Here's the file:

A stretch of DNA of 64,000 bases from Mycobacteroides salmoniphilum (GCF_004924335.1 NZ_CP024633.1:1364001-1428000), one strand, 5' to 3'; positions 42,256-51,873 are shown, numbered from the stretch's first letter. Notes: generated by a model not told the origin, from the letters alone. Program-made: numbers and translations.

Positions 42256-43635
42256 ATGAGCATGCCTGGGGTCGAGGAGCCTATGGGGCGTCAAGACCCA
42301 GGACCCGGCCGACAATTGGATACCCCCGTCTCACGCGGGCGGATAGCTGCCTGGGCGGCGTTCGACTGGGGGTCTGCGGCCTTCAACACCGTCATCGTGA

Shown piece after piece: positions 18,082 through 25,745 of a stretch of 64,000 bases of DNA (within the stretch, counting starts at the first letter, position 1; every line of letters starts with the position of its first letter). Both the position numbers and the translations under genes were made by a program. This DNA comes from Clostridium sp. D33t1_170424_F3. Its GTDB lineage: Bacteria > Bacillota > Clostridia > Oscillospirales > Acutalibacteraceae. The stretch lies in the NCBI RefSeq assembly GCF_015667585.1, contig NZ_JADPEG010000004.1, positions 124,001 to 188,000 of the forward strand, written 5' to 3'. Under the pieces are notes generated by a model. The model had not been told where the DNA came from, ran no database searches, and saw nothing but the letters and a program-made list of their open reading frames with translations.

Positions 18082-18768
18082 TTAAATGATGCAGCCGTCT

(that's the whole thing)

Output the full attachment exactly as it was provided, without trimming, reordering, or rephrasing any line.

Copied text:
A stretch of DNA of 64,000 bases from Mycobacteroides salmoniphilum (GCF_004924335.1 NZ_CP024633.1:1364001-1428000), one strand, 5' to 3'; positions 42,256-51,873 are shown, numbered from the stretch's first letter. Notes: generated by a model not told the origin, from the letters alone. Program-made: numbers and translations.

Positions 42256-43635
42256 ATGAGCATGCCTGGGGTCGAGGAGCCTATGGGGCGTCAAGACCCA
42301 GGACCCGGCCGACAATTGGATACCCCCGTCTCACGCGGGCGGATAGCTGCCTGGGCGGCGTTCGACTGGGGGTCTGCGGCCTTCAACACCGTCATCGTGA

Shown piece after piece: positions 18,082 through 25,745 of a stretch of 64,000 bases of DNA (within the stretch, counting starts at the first letter, position 1; every line of letters starts with the position of its first letter). Both the position numbers and the translations under genes were made by a program. This DNA comes from Clostridium sp. D33t1_170424_F3. Its GTDB lineage: Bacteria > Bacillota > Clostridia > Oscillospirales > Acutalibacteraceae. The stretch lies in the NCBI RefSeq assembly GCF_015667585.1, contig NZ_JADPEG010000004.1, positions 124,001 to 188,000 of the forward strand, written 5' to 3'. Under the pieces are notes generated by a model. The model had not been told where the DNA came from, ran no database searches, and saw nothing but the letters and a program-made list of their open reading frames with translations.

Positions 18082-18768
18082 TTAAATGATGCAGCCGTCT